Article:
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O05.4 Changes in MSM’s sexual activity, PrEP use, and access to HIV/STI testing during and after the first Dutch COVID-19 lockdown
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  1. P Adam1,2,
  2. E Op de Coul3,
  3. W Zuilhof4,
  4. P Zantkuijl4,
  5. C Den Daas5,6,
  6. J De Wit2,5
  1. 1Institute For Prevention and Social Research (IPSR), Utrecht, Netherlands
  2. 2UNSW Sydney, Centre for Social Research in Health, Sydney, Australia
  3. 3National Institute for Public Health and the Environment, Bilthoven, The Netherlands
  4. 4Soa Aids Nederland, Amsterdam, The Netherlands
  5. 5Utrecht University, Interdisciplinary Social Science, Utrecht, The Netherlands
  6. 6University of Aberdeen, Aberdeen, UK

Abstract

Background The COVID-19 pandemic and associated lockdowns have impacted MSM’s sexual activity and access to HIV/STI-related services. This study among MSM in the Netherlands assesses COVID-19-induced changes in numbers of sex partners, condomless anal intercourse (CAI), PrEP use, and HIV/STI testing.

Methods From July 20th to September 11th 2020, MSM were recruited via social media to complete an online survey. 2182 respondents (Mage=40 years) provided data on their sexual activity in 3 bimesters before the first lockdown (T1 Jan.–Feb.), during the lockdown (T2 mid-March-mid-May) and after the lockdown (T3 June–July). PrEP use and HIV/STI testing were reported per semester.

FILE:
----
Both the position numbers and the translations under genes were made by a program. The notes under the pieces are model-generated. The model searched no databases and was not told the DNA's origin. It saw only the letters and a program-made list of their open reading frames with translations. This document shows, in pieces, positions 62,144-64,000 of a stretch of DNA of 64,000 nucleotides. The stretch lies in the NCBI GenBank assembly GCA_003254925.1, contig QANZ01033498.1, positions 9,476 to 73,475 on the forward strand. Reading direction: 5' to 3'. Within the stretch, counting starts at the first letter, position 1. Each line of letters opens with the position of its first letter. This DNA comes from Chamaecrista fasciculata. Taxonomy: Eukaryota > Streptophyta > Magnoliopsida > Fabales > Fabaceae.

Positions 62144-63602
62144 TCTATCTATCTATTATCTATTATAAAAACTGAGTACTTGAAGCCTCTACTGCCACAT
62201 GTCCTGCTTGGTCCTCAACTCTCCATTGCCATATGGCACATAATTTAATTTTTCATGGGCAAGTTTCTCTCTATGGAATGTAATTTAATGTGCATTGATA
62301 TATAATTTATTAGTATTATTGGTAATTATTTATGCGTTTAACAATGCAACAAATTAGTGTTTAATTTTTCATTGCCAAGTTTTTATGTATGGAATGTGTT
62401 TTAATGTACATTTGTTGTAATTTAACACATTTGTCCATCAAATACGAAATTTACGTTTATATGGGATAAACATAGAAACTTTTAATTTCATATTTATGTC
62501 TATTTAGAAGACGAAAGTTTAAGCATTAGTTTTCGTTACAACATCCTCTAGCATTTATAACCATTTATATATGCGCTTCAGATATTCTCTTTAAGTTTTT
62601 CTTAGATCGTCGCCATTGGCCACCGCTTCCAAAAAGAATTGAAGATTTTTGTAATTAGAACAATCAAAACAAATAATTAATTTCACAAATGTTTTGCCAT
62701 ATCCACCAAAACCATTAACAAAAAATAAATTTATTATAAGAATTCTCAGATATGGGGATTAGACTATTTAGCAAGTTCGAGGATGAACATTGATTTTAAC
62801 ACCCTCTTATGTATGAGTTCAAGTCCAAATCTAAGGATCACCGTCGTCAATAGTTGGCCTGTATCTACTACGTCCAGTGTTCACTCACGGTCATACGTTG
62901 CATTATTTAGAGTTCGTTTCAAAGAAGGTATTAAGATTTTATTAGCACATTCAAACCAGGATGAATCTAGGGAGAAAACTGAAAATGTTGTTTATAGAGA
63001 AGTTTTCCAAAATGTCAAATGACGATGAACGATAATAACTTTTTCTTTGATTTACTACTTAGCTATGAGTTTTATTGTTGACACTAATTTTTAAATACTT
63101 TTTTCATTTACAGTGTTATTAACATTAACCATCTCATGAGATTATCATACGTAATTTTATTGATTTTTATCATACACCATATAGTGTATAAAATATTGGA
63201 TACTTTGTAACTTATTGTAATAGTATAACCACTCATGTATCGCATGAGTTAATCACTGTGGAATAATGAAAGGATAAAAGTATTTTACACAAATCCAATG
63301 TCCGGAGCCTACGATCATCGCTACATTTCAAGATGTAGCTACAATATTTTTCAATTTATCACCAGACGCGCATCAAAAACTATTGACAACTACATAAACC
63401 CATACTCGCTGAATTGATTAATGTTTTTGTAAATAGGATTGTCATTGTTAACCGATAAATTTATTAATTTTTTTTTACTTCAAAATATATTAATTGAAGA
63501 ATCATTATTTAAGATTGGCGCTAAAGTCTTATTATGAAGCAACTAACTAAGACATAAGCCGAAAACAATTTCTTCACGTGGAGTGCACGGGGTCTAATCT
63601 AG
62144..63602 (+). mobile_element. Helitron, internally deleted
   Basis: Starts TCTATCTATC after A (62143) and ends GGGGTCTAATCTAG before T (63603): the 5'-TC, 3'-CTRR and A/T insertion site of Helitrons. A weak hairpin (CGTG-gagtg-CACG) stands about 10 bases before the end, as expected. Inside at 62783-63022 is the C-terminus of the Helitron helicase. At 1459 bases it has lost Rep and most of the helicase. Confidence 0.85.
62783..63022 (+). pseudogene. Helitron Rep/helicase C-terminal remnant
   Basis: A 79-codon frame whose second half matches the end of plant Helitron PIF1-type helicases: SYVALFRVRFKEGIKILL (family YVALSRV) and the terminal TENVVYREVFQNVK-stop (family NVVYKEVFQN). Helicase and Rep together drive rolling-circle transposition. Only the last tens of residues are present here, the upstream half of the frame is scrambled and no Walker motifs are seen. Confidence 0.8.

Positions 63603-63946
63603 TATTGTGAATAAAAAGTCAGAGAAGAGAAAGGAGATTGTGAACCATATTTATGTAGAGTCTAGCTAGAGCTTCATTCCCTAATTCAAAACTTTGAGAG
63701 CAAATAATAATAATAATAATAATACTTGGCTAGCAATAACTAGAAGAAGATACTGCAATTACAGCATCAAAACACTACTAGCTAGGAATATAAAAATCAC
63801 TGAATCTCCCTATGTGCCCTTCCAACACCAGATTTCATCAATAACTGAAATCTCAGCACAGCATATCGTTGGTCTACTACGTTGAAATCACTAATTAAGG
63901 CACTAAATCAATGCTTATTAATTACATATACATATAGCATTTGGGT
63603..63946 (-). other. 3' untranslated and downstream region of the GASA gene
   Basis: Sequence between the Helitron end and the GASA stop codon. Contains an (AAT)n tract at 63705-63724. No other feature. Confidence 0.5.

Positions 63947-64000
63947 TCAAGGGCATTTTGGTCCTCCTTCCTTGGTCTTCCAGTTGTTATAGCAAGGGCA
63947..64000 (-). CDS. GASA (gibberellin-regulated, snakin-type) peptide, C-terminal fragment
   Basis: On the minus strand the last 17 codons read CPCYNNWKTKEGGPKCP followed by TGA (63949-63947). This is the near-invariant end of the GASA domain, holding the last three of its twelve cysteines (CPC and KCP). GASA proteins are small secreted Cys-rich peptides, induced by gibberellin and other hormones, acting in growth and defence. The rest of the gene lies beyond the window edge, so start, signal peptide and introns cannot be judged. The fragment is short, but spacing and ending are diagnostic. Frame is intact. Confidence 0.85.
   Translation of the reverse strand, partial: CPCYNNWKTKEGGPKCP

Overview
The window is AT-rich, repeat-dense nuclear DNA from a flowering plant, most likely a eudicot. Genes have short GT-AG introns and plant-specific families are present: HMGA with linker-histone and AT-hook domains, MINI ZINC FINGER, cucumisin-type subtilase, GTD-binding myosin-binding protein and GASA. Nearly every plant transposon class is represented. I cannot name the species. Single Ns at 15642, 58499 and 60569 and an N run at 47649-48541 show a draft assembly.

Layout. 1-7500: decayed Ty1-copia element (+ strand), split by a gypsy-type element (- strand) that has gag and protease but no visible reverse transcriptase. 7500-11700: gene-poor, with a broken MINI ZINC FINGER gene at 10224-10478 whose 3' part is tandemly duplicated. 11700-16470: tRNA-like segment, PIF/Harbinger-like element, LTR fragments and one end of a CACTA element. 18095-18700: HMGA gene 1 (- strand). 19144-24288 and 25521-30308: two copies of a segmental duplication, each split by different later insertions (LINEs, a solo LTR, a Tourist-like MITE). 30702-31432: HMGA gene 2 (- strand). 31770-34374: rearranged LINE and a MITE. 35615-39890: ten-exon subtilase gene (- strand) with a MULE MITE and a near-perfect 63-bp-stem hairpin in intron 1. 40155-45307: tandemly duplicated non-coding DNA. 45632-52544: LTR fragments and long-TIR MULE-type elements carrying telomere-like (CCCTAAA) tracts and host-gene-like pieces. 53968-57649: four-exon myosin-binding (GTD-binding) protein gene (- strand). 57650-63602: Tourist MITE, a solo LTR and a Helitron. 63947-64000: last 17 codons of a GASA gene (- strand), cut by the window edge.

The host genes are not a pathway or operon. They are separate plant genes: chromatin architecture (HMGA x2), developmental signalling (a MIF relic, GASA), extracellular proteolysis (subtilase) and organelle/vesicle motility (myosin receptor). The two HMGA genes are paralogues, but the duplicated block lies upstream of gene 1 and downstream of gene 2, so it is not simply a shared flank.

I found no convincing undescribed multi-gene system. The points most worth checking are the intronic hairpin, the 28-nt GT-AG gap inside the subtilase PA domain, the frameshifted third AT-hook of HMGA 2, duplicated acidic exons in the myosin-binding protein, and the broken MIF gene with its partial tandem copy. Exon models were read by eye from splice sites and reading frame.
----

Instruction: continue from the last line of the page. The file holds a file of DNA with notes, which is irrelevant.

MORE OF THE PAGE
Results The mean number of sex partners decreased by 39% between T1 and T2 and remained 12% lower at T3 than at T1. The number of CAI partners decreased by 36% between T1 and T2, and at T3 was similar to T1. A majority (62%) of PrEP users stopped using PrEP at some point because of COVID-19, of which 73% subsequently resumed PrEP. A fifth (20%) of respondents postponed/missed appointments for STI testing and 16% postponed/missed appointments for HIV testing. Only 39% of these respondents caught up on missed testing. Self-sampling/testing accounted for 1% of HIV testing and 1.2% of STI testing in the last semester before COVID-19 (past 7–12 months), and 5.5% and 2.7% respectively in the first semester with COVID-19 (past 0–6 months).

Conclusion Sexual behaviours that put MSM at risk of STI or HIV acquisition were significantly reduced during the first lockdown. However, reengagement in sexual activity and CAI was rapid in the two months after the lockdown. Resumption of PrEP use after an interruption was more frequent than catching up on HIV/STI testing. Further promoting self-sampling/testing may contribute to mitigating the adverse impact of a succession of lockdowns and periods of easing of restrictions.

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